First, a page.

Preparation and Why Such a Fine Paste?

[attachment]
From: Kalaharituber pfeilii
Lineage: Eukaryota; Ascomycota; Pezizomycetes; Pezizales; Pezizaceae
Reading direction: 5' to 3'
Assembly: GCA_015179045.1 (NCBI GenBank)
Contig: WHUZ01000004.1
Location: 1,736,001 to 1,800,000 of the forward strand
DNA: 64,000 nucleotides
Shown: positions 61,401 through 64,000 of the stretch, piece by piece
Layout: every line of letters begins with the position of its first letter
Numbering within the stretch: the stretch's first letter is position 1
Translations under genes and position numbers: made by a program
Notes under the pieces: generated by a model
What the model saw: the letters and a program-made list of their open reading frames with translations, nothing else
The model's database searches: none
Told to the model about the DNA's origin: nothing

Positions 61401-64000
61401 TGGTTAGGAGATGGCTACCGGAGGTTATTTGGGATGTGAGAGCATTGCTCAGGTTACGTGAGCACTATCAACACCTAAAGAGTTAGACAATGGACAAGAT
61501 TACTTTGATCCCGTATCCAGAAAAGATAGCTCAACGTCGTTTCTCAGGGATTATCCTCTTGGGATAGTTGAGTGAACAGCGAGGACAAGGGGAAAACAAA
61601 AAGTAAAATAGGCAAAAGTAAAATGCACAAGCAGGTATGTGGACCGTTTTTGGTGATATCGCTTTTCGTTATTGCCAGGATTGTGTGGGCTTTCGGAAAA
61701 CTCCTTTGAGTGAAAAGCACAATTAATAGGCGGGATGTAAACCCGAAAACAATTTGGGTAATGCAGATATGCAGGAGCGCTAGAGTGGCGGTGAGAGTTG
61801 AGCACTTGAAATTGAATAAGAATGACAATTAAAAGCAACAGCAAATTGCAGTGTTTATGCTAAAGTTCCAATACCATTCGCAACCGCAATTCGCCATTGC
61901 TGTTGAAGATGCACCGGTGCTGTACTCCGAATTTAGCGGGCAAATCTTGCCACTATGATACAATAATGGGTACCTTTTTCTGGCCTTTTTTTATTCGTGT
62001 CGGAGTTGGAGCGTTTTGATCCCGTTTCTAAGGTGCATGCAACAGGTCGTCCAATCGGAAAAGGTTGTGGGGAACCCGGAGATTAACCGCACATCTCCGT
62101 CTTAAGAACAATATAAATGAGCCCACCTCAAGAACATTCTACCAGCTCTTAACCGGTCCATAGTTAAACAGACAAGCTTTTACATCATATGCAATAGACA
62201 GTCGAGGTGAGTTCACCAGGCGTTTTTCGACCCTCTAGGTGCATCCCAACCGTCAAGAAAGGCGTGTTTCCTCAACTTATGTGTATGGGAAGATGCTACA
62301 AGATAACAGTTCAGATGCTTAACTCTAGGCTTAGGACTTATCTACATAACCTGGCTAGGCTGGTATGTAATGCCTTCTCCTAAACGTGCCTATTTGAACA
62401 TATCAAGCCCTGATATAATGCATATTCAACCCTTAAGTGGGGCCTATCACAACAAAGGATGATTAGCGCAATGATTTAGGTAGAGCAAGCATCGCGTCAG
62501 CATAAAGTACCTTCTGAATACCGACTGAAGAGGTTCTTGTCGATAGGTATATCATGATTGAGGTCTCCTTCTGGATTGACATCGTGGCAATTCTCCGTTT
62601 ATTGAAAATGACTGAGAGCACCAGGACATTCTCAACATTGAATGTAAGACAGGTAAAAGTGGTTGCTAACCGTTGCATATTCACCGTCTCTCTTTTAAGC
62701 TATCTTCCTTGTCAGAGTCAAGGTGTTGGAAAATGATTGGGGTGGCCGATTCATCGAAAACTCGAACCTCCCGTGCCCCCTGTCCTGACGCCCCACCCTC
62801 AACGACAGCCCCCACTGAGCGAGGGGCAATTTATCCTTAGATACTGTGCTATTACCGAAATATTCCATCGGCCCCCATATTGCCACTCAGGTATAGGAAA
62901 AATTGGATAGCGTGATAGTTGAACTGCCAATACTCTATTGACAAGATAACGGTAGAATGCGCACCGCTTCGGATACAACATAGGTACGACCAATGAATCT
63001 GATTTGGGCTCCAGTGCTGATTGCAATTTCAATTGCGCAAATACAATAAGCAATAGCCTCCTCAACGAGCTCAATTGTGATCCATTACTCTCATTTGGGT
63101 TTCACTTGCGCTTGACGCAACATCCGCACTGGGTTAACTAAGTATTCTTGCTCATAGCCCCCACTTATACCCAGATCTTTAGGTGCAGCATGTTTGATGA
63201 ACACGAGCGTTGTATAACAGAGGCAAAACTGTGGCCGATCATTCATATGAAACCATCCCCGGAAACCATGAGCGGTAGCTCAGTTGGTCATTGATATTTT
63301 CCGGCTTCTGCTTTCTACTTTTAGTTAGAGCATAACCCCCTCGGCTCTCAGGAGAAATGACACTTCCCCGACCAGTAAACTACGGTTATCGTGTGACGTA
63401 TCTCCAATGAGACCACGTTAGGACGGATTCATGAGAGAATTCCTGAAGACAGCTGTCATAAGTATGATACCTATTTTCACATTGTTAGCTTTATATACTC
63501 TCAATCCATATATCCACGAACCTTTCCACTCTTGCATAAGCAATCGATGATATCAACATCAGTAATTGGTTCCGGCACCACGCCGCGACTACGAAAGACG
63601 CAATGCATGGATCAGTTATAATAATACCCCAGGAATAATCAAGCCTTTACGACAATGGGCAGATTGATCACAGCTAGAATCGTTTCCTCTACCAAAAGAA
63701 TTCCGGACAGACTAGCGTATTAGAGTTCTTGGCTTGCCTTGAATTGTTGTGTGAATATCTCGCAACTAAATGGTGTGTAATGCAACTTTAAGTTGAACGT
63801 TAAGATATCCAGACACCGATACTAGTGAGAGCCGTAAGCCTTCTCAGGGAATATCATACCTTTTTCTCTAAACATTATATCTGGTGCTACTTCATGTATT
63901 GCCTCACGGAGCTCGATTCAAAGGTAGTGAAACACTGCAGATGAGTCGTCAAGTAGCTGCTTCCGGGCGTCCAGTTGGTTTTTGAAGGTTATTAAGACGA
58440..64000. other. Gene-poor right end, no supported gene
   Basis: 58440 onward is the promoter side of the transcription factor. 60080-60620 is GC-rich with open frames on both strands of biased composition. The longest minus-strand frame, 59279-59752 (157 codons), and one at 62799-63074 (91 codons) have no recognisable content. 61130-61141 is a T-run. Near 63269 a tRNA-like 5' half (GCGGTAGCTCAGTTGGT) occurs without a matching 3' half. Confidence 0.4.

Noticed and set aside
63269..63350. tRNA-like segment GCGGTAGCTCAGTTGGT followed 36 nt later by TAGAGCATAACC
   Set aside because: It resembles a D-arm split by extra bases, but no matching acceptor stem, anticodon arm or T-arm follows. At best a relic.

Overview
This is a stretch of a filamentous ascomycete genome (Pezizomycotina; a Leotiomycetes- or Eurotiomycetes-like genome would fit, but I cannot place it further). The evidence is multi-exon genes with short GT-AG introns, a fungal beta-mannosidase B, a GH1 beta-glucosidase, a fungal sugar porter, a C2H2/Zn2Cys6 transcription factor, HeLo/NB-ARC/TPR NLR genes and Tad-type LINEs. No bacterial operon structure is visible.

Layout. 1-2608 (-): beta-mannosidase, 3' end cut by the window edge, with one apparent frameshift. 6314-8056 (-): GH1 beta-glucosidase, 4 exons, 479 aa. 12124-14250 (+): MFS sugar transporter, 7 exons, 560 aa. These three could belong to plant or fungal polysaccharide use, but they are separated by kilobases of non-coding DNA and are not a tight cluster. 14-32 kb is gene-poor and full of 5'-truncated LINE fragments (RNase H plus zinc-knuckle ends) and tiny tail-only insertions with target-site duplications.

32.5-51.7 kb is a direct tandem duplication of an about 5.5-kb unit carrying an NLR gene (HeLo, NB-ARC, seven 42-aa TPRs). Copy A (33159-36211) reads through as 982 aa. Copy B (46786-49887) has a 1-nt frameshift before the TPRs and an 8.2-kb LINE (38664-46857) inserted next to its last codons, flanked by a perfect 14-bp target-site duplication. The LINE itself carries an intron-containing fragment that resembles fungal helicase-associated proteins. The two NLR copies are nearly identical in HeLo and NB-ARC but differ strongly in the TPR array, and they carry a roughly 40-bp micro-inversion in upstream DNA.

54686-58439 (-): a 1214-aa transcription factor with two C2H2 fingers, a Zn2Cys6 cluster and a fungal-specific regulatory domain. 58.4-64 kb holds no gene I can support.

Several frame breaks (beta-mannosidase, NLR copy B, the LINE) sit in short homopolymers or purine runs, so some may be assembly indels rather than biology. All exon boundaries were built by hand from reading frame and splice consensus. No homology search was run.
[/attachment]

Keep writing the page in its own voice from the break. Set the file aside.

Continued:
To obtain the best flavour, texture and heat of sawa Wasabi the rhizome must be ground into a fine paste. In Japan the traditional method for grating Wasabi uses a sharkskin grater or “oroshi”. If a sharkskin grater is not available, ceramic or stainless steel surfaces can be used. The important component of the grater is the teeth or nubs. Smaller teeth produce a finer paste that increases the unique heat and flavour of fresh Wasabi. Grating Wasabi releases volatile compounds, called isothiocyanates that gradually dissipate with exposure to the air. These compounds are not found in Wasabi until after the cells of the plant are broken up and turned into a paste. The finer the paste the more chemical reactions take place. Using a Wasabi grater and keeping the rhizome perpendicular to the grating surface minimizes exposure to the air. In this way, the volatile compounds are allowed to develop with minimal dissipation. This combination of natural volatiles, consistency and texture distinguish fresh wasabi from the imitation products of powdered and paste horseradish, which have been mixed with Chinese mustard and green food colouring.